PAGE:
Category BEPS

The new political economy and geography of global tax information exchange

The OECD has recently released information on the two most important recent global networks of global tax information exchange. They are, respectively, the networks of exchange of country-by-country reporting (CBCR) and exchange of financial account information (through the Common Reporting Standard, CRS). These networks give a unique look into the new political economy and geography of […]

Technical politics, sovereignty and the prospects of tax multilateralism

International tax cooperation is hard. Especially when it challenges national sovereignty. Sovereignty is close to heart for politicians. Taxation remains a cornerstone of the nation-state and of the social contract. Governments are not liable to relinquish absolute authority on tax matters. So, at least, the story goes. Indeed, the reality – and the associated perception – of taxation […]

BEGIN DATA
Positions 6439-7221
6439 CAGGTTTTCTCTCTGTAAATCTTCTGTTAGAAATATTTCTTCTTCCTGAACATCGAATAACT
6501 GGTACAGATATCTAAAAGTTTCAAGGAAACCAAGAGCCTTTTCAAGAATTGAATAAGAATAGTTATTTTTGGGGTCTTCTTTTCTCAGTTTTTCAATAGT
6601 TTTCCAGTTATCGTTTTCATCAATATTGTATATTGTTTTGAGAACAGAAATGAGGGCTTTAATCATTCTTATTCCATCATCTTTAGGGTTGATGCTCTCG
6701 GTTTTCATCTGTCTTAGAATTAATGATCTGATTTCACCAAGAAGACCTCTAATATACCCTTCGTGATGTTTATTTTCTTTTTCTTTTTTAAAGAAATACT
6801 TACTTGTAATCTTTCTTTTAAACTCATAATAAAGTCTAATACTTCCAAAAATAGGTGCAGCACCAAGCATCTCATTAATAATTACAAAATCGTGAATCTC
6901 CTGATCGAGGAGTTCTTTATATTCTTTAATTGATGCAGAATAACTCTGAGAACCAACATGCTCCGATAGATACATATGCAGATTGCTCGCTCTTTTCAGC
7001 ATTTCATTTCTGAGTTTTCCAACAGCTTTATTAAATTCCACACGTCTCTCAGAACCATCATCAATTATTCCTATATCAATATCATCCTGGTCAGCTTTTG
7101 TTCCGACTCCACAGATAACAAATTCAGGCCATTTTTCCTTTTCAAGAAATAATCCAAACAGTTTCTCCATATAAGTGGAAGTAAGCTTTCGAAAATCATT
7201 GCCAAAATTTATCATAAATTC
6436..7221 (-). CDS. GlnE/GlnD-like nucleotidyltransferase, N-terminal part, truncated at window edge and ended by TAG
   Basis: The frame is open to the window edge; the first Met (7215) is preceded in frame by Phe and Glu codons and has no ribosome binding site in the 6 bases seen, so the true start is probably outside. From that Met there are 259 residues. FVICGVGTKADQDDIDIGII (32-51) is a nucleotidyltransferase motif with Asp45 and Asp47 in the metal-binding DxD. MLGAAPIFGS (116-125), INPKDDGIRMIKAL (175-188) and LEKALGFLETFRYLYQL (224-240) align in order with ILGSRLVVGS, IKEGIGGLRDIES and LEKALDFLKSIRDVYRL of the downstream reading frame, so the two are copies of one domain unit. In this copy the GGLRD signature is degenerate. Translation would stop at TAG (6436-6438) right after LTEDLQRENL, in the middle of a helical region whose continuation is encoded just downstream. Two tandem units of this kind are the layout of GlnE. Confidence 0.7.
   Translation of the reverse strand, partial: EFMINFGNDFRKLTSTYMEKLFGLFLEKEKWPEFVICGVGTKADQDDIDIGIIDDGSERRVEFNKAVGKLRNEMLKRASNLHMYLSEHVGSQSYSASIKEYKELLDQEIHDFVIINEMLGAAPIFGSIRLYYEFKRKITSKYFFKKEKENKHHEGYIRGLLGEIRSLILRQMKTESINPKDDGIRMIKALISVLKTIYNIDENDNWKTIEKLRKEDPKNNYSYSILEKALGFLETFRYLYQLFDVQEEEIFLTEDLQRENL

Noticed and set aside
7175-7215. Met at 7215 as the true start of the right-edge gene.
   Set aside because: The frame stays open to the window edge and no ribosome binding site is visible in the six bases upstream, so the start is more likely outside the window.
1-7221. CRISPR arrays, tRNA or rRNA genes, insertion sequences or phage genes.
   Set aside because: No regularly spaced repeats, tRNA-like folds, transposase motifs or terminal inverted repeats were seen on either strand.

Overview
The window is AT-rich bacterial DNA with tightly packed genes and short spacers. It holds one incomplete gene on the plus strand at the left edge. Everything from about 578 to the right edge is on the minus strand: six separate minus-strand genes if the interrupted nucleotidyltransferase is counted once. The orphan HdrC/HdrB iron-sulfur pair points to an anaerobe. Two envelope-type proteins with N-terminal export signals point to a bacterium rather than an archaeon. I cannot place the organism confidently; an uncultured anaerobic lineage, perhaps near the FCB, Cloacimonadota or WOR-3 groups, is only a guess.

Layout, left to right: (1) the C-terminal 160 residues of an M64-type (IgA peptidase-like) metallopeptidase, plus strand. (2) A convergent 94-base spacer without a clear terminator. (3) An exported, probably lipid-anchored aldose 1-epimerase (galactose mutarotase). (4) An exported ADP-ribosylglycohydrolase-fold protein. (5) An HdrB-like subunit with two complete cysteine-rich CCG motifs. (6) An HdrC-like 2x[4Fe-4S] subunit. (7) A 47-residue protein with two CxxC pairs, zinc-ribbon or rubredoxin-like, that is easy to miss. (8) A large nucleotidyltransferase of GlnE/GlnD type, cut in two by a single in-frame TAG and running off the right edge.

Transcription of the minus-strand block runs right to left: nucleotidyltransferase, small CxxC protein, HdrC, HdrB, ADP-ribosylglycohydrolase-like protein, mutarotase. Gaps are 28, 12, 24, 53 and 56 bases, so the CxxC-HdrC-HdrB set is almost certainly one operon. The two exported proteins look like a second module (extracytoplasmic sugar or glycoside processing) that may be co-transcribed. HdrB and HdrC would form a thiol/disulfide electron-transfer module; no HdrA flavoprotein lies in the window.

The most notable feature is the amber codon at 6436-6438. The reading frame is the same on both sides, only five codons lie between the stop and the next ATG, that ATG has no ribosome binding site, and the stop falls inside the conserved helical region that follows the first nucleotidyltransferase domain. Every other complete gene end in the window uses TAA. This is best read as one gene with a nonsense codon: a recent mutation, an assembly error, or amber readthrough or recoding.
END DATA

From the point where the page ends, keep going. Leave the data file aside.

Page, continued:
The quiet BEPS revolution: Moving away from the separate entity principle

For the longest time, international law has treated multinational enterprises (MNEs) as consisting of separate, independent units, rooted in separate national jurisdictions. Apple’s US corporate headquarters is distinct from its Irish holding company, which is distinct from its local national subsidiaries – even though they are all part of the same multinational group. Their reporting compliance and tax liabilities are, […]

Technicised BEPS: How complexity shapes politics

On June 4, the OECD released public comments received on Action 15 of the OECD/G2o Base Erosion and Profit Shifting (BEPS) project, which concerns the development of a multilateral instrument for modifying bilateral tax treaties in order to implement treaty-related BEPS recommendations.

Revolving doors in international tax: Do the foxes run the henhouse?

In trying to explain the most recent financial crisis and what is perceived to be ongoing struggles to properly regulate markets and economic behavior, a popular sentiment among political commentators has been to blame ‘revolving doors’. Revolving doors is now a mainstream term meaning professionals’ strategic career moves between the public and private sector. Typically, such moves are […]